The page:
Here is the follow up to an earlier post on The Royal Institution event:
Here’s an article from the New York Times
The brain, as it traverses middle age, gets better at recognizing the central idea, the big picture. If kept in good shape, the brain can continue to build pathways that help its owner recognize patterns and, as a consequence, see significance and even solutions much faster than a young person can.
Here’s a rare treat to hear David Chalmers on the extended mind – typically, it’s been his co-author Andy Clark who has been exploring this idea in great detail. Here is their original paper; stay tuned for Rob Rupert’s review of Andy’s Supersizing the Mind to appear in the Journal of Mind and Behavior (as Chalmers says in his talk, he wrote the Forward to “Supersizing”).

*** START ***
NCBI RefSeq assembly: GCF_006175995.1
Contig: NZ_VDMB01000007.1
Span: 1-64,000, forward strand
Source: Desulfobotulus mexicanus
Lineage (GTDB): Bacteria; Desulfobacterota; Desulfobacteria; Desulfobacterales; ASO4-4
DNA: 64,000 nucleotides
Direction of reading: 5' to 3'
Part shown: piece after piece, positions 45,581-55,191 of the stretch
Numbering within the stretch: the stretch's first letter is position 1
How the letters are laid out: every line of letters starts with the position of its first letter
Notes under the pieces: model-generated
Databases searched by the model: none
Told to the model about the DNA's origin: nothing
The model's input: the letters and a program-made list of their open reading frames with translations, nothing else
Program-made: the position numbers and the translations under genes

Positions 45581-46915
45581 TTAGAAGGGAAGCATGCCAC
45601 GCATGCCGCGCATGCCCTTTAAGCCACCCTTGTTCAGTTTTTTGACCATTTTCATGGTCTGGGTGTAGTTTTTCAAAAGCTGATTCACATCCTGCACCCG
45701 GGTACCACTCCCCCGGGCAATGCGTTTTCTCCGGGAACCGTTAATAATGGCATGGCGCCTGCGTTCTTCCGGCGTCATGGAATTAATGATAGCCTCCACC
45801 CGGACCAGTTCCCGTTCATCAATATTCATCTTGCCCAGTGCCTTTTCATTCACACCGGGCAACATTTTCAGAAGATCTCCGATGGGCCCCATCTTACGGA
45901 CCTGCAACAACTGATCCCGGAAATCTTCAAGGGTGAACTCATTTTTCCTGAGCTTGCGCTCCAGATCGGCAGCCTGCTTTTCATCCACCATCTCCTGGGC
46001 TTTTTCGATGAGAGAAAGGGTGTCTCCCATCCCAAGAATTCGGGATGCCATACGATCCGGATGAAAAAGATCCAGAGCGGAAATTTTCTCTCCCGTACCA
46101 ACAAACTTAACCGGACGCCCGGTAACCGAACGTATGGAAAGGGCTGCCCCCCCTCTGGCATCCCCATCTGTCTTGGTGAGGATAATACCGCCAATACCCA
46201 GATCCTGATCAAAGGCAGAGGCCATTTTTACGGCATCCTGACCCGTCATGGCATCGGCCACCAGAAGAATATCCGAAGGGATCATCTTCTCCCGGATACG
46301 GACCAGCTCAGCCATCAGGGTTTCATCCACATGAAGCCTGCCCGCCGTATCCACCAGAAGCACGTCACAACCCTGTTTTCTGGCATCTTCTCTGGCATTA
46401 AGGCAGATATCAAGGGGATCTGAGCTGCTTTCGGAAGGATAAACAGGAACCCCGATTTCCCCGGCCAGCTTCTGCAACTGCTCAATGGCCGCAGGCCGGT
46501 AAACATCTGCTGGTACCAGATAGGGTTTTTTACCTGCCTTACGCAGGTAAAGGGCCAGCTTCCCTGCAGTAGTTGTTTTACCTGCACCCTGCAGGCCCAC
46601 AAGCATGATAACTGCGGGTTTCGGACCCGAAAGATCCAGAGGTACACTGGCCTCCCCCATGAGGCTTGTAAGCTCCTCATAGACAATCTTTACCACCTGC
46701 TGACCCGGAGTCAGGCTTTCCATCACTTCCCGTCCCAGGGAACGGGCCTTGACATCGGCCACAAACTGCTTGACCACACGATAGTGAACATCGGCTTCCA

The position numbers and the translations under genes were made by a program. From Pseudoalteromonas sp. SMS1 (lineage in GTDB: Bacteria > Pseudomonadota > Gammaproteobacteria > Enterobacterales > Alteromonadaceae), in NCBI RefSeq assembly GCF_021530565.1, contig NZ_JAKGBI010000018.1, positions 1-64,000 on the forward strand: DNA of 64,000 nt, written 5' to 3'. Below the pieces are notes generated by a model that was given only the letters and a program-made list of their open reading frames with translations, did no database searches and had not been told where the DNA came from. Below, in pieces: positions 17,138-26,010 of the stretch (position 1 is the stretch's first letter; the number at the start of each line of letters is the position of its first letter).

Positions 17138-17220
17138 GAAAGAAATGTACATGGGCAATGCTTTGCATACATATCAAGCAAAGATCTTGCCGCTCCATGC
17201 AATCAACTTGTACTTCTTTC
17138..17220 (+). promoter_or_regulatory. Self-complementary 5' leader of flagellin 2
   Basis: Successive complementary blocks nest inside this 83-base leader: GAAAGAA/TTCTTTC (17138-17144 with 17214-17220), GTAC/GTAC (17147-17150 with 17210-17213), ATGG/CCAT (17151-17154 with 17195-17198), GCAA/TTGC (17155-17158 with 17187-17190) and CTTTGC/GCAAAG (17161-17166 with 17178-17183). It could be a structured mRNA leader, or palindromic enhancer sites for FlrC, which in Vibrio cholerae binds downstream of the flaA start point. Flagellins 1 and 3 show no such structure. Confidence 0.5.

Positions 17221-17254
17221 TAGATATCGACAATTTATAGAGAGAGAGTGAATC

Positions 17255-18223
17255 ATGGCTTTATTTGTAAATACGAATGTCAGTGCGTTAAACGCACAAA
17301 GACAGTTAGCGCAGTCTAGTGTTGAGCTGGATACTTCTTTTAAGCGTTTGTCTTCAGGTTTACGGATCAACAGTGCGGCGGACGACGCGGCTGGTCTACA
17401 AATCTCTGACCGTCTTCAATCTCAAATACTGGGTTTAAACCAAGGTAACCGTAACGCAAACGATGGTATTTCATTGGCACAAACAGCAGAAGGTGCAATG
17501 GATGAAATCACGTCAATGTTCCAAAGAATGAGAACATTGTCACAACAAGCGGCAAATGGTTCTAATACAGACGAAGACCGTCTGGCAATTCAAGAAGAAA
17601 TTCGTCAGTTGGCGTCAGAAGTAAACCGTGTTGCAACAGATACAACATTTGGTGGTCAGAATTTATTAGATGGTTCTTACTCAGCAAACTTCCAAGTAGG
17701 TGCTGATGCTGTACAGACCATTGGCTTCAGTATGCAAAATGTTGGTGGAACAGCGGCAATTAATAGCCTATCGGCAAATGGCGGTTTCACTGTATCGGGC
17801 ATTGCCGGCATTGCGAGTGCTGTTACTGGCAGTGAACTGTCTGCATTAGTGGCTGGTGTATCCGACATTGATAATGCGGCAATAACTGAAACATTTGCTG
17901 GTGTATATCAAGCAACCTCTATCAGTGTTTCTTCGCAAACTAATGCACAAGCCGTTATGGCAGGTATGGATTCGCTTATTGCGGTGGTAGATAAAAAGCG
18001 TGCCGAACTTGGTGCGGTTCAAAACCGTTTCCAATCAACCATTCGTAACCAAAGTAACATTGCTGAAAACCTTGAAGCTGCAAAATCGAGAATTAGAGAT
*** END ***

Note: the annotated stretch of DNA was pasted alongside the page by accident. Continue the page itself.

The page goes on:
Meet Paro. He’s a robotic seal developed by Japanese researchers to help dementia patients feel that they have companionship and a feeling of security, without the responsibilities of a living pet. (Thanks to Suzie Katz for alerting me to this story).
Made to emulate a live pet as much as possible, he can cuddle, nod and blink his big black eyes. Paro is currently being tested with patients in Baden-Baden and there are already 1,000 robot seals deployed in long-term care homes in Japan.
Speaking of homuncularity there is a nice profile of V. S. Ramachandran in the latest issue of The New Yorker (sorry it’s by subscription only). It’s a far superior piece than the one done on the Churchlands a while back. Beyond the areas that have made V.S. so well-known (synesthesia, phantom limb syndrome), several interesting topics (at least for me) that are covered include:
1. I had no idea that V. S. worked with (the very amusing) Richard Gregory
2. Penfield homunculus related to phantom limb syndrome
3. Picking up the Parma discoveries of mirror neurons in monkeys and seeing if he could, through non-evasive techniques, find them in humans.
In case you haven’t seen V.S in action, here is a video of him I posted some time back.